HC Deb 30 January 1956 vol 548 cc85-6W
Mr. D. Jones

asked the Secretary of State for the Colonies to make a statement about the fighting which broke out recently between the Habr Yunis and the Habr Toljalla; how many persons were involved, and how many were killed; how many of these were British-protected persons, and how many were natives of Ethiopia; what instructions were given to the British liaison officer regarding his intervention; and what assistance is being given, or offered, to the Ethiopian police to maintain order.

Mr. Lennox-Boyd

Despite many attempts to maintain peace by negotiations and settlement, there has for some time been tension between the Habr Yunis and Habr Toljaala, and there was fighting between them south of the Protectorate border during the last ten days of October. The British liaison officer attempted to stop the fighting, but, under the Anglo-Ethiopian Agreement of November, 1954, only a small force of tribal police could be used outside the Protectorate. The Ethiopian police did not intervene in the fighting nor were Ethiopian subjects involved. Following these fights the tribes moved back across the border into the Protectorate where

1952, 1953, 1954, and 1955; and what is the estimated amount, by volume, in the calendar year 1956.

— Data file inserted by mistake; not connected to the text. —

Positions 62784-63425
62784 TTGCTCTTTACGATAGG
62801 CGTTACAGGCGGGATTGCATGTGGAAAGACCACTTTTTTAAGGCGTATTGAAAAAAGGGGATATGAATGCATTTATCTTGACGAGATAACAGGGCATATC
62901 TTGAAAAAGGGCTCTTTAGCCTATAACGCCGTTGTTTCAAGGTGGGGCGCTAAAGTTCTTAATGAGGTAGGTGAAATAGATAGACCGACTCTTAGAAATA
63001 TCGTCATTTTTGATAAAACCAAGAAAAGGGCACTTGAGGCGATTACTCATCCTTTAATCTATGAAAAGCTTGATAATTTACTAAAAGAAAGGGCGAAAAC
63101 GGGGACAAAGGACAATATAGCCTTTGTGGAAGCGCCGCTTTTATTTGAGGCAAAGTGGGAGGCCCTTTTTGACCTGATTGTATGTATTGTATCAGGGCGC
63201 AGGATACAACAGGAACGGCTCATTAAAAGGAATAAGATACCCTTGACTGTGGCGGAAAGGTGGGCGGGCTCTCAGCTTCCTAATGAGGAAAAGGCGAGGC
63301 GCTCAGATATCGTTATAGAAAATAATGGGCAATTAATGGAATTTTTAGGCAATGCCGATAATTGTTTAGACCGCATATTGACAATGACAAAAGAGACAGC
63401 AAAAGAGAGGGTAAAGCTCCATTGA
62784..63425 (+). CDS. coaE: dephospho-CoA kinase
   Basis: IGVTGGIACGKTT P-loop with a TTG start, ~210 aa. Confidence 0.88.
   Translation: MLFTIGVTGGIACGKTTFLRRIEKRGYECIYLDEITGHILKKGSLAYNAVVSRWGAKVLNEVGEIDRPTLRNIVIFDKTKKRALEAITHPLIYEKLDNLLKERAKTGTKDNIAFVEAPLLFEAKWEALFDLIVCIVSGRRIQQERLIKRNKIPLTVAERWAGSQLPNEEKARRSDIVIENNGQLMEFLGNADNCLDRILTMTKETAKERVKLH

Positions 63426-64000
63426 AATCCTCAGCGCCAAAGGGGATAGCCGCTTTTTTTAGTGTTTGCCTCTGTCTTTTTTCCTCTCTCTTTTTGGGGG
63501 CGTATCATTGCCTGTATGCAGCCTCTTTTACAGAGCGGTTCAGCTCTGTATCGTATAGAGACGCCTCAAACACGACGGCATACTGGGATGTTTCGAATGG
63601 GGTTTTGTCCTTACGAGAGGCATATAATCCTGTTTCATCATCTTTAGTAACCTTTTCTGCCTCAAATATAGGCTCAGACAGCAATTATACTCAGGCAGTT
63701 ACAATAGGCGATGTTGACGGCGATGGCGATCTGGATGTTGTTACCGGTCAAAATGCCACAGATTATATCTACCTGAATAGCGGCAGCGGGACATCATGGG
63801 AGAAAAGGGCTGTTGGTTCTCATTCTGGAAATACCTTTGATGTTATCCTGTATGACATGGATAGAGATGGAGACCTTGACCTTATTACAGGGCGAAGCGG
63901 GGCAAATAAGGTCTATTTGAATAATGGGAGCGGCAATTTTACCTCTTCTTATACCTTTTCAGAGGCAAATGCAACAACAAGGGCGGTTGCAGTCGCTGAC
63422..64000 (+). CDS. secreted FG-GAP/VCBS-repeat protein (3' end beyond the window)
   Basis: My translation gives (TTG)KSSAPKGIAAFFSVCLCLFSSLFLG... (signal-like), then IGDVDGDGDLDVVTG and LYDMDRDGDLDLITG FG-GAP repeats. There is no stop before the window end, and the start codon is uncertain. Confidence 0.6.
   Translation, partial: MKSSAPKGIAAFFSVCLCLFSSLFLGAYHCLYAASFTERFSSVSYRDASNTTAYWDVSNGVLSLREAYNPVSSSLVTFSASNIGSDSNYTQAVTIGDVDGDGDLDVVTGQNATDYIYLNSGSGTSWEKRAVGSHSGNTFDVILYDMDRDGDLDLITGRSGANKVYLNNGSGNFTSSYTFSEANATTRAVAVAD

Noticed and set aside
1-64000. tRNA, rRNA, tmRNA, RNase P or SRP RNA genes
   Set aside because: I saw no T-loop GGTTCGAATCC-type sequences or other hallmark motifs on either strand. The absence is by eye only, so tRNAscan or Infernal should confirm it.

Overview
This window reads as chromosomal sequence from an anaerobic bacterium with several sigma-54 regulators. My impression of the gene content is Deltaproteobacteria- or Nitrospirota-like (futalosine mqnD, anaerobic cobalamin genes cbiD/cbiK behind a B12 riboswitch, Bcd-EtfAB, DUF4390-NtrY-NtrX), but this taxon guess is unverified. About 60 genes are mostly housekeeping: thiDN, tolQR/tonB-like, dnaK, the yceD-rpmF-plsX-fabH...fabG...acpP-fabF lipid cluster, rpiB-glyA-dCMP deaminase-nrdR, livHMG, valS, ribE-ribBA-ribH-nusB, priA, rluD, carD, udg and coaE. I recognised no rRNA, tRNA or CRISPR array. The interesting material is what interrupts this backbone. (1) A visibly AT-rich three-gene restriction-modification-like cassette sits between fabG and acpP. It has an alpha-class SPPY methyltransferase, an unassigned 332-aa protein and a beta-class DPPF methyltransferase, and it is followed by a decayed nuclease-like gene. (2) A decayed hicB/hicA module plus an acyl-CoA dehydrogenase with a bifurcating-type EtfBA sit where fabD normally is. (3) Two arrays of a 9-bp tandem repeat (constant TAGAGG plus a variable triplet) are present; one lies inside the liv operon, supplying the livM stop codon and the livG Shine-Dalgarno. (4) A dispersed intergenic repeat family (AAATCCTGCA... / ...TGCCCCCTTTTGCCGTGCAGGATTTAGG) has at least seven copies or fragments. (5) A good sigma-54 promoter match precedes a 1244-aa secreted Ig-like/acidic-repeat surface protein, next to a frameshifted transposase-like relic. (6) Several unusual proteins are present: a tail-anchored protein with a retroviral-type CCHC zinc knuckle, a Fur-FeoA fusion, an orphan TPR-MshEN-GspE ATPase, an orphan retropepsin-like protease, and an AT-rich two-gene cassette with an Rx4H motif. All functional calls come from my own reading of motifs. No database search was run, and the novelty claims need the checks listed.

Mr. Lennox-Boyd

Latest available information is given in the following table:

Government Security Forces were patrolling. After an enquiry under the Collective Punishment Ordinance, a fine of 150,000 shillings was imposed on each tribe, but before it could be collected a short but fierce engagement took place on 21st November within the Protectorate. The presence of large security forces enabled this fight to be broken up rapidly and continued patrolling has been able to prevent further clashes. Continued attempts are being made to effect a general settlement. The number of men engaged in the fighting has varied between three and five hundred on either side at any one time; the total number of persons killed since the beginning of October is 112.

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